How to Plan for a Music Video Shoot
Your masters are finished. Your listeners are eager for content. Now it's time to plan the marketing campaign of your release! Making a music video can be exciting, energizing, and adds to the legacy of your musicianship. It's extremely important to plan ahead and set expectations early on. Creative work breeds a ton of ideas, but also takes organization to refine those ideas into something meaningful. This article is aimed at helping you determine what's realistic at different price tiers, outlining the 3 stages of music video production, and maximizing production value.
Pricing & Production Stages
There are 3 stages to creating a music video:
-Pre-production, aka the planning stage. At this stage we determine timeline, locations, sets, props, talent, and all other details. Our goal is to make all major decisions before the shoot.
-Production, aka shoot day(s)! This is where we'll record all raw video.
-Post-production, aka editing. Clips are assembled, vfx work is added, and exports are sent for client review. This stage usually involves a series of drafts and revisions.
The project budget will essentially determine how much time you can afford to spend on each of the 3 stages. While Lightly Salted Production offers music video production at any price point, we find it helpful to categorize budgets as one of 4 tiers.
Your most affordable option, if you have a minuscule budget, is going to be a video where the artist performs the song on camera at one or more locations. With this kind of shoot, a lot of production value lies in the quality of the location, so it's important to pick a good one! The personality of the performer is also something audiences will hone in on more since there isn’t going to be as much going on as there would be in fancier edits. In pre-production, we'd identify locations and outfits. More locations will add to the overall time and cost of the project. Production at this level involves a few takes of the song start-to-finish at each location, and the edit would bounce between different takes.
Your mid-tier option takes this "performance style" option and adds other story-driven visuals or B roll. With a medium sized budget, you can spend more time on each of the 3 stages of production. You’ll want to spend significant time on pre-production at this level and determine what kinds of visuals will lend themselves best to the song. A classic example would be a break-up song, where you’re cutting back & forth between a band playing, and a character emoting about their loss. You might also choose to allocate some of your budget to post-production and add in visual effects. (VFX can eat up a lot of time, so it’s important to set clear expectations up front about how much money should be dedicated to creative experimentation). We often request reference videos to properly convey a desired effect. Having references during pre-production helps us plan both the shoot and edit.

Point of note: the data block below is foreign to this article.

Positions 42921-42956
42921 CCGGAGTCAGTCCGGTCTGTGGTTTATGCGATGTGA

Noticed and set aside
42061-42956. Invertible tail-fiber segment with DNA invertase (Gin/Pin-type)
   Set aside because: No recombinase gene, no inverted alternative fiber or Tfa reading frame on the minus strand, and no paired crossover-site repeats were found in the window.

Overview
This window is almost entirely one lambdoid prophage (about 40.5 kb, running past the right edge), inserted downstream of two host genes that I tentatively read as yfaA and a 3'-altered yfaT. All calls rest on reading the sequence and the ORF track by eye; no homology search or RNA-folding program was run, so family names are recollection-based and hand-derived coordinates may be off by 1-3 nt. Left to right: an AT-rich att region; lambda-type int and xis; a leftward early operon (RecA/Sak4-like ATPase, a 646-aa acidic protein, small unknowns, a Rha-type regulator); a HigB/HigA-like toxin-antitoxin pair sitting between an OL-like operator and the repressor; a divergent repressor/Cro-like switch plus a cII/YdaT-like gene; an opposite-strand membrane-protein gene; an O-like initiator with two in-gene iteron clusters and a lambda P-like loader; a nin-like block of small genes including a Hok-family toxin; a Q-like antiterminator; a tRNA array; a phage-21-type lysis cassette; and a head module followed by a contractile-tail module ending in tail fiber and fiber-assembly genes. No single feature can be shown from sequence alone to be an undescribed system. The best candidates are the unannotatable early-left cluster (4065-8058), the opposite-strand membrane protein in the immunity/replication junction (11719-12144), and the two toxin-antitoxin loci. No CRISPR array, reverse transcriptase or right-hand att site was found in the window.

With more time and more money, you can schedule extensive pre-production sessions and plan out all of your shots beforehand. You can also start to justify doing location scouts, where a videographer and client go to potential locations and do a dry run to see which spaces resonate with the artist. Investing more money also gives you more flexibility for effects in post-production.
Of course, if you have money to spend on it, at the very highest level of production there are companies that will offer full storyboarding and give you a shot-by-shot preview of the music video, so the whole thing is planned to a T before you do any shooting.
It's extremely beneficial to have both the video production team and the client listen to the song a number of times before pre-production. Think about the lyrical and thematic content, and how you might want to show that visually. Here's an extremely literal example from a song called “The Way it Goes”. In one of the verses the artist is rapping about smoking outside while his girl is inside causing drama... so we built a narrative around that. The 2 go out for drinks, she uses the bathroom and he sees that there’s another guy texting her, so he goes to take a smoke break.
In a later verse, he raps about wanting to raise his kids in a better environment, so we decided that after this smoke break, our character would just wander the streets for a while and soak in his reality. We even pulled up to the rapper’s childhood home for a performance shot.
If you don’t have a specific location in mind for a shoot, we tend to recommend local landmarks. About 90% of this video is just the performer walking down a bridge, but we moved around him to create different backgrounds. The Kodak Tower, Genesee Brewhouse, and High Falls are all famous and distinctive parts of Rochester, NY. You’re not going to find another city where you can get those hallmarks, and that means it’ll resonate with the people of Rochester more. Whether you’re new to music and trying to start a grassroots movement or an established musician acknowledging where you came from, this is a universally great way to show some local pride and get viewers to root for you.
Post-production always involves a series of drafts and revisions, so be prepared to give and receive feedback. Don't forget about little details like a title card, credits, or any calls to action at the end of the video to market more of your work.
Producing a music video is fun, rewarding, and a great way to connect with your audience. Ready to get started? Let's talk!